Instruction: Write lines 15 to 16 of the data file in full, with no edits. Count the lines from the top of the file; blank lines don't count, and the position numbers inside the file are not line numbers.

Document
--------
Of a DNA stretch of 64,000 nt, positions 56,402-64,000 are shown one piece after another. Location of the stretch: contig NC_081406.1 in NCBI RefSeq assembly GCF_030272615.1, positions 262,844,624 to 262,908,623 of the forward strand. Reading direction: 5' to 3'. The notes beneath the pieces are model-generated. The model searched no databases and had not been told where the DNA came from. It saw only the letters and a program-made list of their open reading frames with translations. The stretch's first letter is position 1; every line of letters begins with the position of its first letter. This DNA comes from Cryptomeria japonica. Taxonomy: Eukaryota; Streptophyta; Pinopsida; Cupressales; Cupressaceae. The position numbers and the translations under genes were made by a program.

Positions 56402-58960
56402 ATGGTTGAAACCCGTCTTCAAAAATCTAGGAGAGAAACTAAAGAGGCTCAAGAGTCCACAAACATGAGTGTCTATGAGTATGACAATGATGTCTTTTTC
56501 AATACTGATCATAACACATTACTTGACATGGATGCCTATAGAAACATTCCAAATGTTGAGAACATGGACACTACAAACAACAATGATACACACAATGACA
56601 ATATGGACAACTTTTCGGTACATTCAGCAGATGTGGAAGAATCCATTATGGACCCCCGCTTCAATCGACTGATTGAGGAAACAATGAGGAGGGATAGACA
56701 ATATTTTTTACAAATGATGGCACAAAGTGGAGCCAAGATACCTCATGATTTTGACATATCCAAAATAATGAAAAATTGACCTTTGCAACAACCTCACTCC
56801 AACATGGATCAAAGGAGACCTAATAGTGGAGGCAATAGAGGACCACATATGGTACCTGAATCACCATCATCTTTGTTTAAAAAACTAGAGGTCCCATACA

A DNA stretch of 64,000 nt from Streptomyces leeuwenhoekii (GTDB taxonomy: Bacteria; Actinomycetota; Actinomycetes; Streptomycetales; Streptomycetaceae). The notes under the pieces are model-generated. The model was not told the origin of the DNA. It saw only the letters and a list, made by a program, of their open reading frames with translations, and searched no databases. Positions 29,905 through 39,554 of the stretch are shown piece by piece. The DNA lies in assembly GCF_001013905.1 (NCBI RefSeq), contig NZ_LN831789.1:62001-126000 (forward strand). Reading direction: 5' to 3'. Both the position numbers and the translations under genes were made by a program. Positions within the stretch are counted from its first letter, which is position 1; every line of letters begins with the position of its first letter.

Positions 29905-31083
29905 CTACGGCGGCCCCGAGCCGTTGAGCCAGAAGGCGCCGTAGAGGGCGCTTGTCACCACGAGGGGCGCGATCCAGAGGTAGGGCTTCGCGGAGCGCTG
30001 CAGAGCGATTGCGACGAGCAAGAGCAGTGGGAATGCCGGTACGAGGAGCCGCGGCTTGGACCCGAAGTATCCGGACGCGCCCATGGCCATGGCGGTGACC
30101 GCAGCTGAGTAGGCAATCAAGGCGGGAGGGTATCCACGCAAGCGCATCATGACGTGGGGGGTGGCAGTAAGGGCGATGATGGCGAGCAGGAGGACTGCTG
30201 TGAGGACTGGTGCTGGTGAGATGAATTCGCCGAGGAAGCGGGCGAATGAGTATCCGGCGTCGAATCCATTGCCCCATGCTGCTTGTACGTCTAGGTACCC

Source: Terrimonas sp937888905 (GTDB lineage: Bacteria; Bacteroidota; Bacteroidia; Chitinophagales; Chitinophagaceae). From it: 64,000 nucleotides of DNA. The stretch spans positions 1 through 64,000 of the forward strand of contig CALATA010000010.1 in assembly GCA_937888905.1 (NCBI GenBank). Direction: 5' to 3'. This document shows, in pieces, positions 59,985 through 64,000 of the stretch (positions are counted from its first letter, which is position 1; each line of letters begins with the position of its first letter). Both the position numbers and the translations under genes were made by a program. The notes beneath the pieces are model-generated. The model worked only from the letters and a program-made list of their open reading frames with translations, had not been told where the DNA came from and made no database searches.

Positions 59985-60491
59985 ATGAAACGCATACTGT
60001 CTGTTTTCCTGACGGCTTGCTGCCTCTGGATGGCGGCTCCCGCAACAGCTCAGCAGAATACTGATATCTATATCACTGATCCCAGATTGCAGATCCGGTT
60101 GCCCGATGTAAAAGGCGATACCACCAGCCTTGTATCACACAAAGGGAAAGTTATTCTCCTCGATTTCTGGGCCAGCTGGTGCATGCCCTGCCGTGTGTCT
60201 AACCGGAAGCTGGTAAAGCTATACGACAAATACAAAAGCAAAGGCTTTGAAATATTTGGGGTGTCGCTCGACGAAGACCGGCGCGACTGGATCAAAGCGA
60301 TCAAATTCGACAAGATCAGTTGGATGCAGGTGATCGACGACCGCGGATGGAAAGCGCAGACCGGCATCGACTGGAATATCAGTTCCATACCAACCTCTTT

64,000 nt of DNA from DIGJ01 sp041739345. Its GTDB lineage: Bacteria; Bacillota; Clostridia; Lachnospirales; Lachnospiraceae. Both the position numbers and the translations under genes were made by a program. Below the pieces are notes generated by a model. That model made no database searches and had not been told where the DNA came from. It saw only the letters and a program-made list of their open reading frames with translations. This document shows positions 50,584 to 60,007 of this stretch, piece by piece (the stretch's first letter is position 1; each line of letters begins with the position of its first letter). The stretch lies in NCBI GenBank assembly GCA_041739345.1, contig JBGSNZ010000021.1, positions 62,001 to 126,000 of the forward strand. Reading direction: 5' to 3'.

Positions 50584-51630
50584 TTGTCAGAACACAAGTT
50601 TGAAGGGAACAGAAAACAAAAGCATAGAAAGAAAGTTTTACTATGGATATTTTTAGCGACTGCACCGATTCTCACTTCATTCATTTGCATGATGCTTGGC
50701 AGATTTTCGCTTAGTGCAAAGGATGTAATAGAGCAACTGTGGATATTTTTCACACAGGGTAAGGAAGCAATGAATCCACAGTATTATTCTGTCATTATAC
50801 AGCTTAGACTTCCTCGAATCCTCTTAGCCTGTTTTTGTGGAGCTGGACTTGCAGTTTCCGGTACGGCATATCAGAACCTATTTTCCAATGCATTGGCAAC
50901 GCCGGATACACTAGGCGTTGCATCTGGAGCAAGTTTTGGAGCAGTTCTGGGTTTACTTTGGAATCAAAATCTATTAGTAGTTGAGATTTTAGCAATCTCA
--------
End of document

Positions 59985-60491
59985 ATGAAACGCATACTGT